Pennisetum Red – Brook Floras | Outdoor Plant | 80cm
Purple fountain grass is aptly named for the arcing spikes of gently nodding purplish flowers that gracefully spray out of its mass of long, slender, burgundy-colored leaves. It has a fast growth rate and is best planted in spring. The autumn seed heads of this plant are very attractive and preferred in fall flower gardens. This grass produces flowering stems, which are full of feathery seeds. The feathery seed heads (or “plumes”) can also later be cut for dried flower arrangements.
Purple fountain grass will tolerate some light shade, but it prefers to be planted in full sunlight. Look for an area in your garden where it will receive bright light at least six to eight hours a day.
Luckily, purple fountain grass isn’t too picky about its soil conditions. Loamy soil often provides the best results, but the plant can do well in many types of mixtures, so long as they’re well-draining.
While purple fountain grass is considered a drought-tolerant ornamental grass, it should still be watered consistently as it’s getting established in your landscape. Give new plants water once or twice a week, about an inch total, allowing time for the soil to dry to the touch between each watering. In areas that receive rain occasionally, you will not need to water the grass once it has become established—areas that are particularly dry or hot may need the occasional watering.
One of the perks of purple fountain grass is just how versatile it is when it comes to temperature conditions. It’s cold-weather hardy down to about 20 degrees Fahrenheit, so if your area remains about that temperature, then you can grow the grass as a perennial and cut it back in early spring each year. New growth will initiate as the temperatures begin to climb.
Meanwhile, those in colder zones will have to make do with enjoying purple fountain grass’s vivid color and striking, vase-shaped form throughout the late spring, summer, and fall—unless they don’t mind going through the trouble of overwintering it indoors. Additionally, the grass has no special humidity needs.
Fountain grass grows fairly well in poor soil, but fertilizer will boost its growth and provide the additional nutrients it needs when flowering. During that time (typically the summer), feed it monthly with a general-purpose, slow-release food according to the directions on the fertilizer’s label.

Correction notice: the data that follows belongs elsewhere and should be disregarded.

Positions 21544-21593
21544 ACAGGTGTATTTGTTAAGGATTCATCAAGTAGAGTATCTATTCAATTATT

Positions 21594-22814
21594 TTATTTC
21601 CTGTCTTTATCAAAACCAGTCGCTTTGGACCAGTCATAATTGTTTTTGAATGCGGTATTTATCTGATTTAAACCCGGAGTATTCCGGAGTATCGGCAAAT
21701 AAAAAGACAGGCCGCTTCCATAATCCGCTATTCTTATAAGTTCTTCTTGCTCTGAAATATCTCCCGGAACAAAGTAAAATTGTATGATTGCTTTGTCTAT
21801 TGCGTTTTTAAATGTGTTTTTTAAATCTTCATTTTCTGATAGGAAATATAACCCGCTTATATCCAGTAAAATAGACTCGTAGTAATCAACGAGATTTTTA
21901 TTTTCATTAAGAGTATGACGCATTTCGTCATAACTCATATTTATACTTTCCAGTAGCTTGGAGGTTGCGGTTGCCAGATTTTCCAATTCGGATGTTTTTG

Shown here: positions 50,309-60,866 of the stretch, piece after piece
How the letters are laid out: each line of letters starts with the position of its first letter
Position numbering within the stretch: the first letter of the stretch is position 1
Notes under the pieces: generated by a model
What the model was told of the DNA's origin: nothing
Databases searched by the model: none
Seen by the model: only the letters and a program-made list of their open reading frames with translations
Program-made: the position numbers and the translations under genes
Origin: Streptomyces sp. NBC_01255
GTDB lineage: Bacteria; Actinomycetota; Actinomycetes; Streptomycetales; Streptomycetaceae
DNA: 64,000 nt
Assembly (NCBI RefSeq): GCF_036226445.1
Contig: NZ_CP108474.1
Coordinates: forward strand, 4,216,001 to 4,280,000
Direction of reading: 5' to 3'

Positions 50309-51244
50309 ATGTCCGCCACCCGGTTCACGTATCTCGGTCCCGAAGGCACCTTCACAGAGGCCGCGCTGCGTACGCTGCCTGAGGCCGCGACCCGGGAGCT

The standard way to prune ornamental grasses, like purple fountain grass, is to cut it back severely in late winter or early spring before it begins its new growth. This eliminates dead foliage and improves air circulation and sun exposure to stimulate the growth of new leaves. You can also selectively trim dead foliage and perform some light shaping on the plant any time of the year.
To cut back the grass in the spring, gather the leaves of each plant, and bind them with a rope, masking tape, or bungee cord. Use pruners or a scythe to cut the leaves straight across, 4 to 6 inches up from the base of the plant. Comb through the trimmed leaves by hand to remove any additional dead blades and debris.
Propagating Purple Fountain Grass
Purple fountain grass can be propagated through division or seeds. The plants may readily self-seed in the garden, but root division is a faster and more reliable form of propagation than waiting for seeds. Division should be done while the grass is in its growing season in the spring through the summer. Take these steps for propagating by division:
- Dig up the plant when it is going dormant.
- Use a clean, sharp cutting tool to cut it into two or more sections that contain healthy roots and leaves.
- Discard any rotten or dead plant matter and roots.
- Replant immediately and keep the soil moist as the division settles into its new home.
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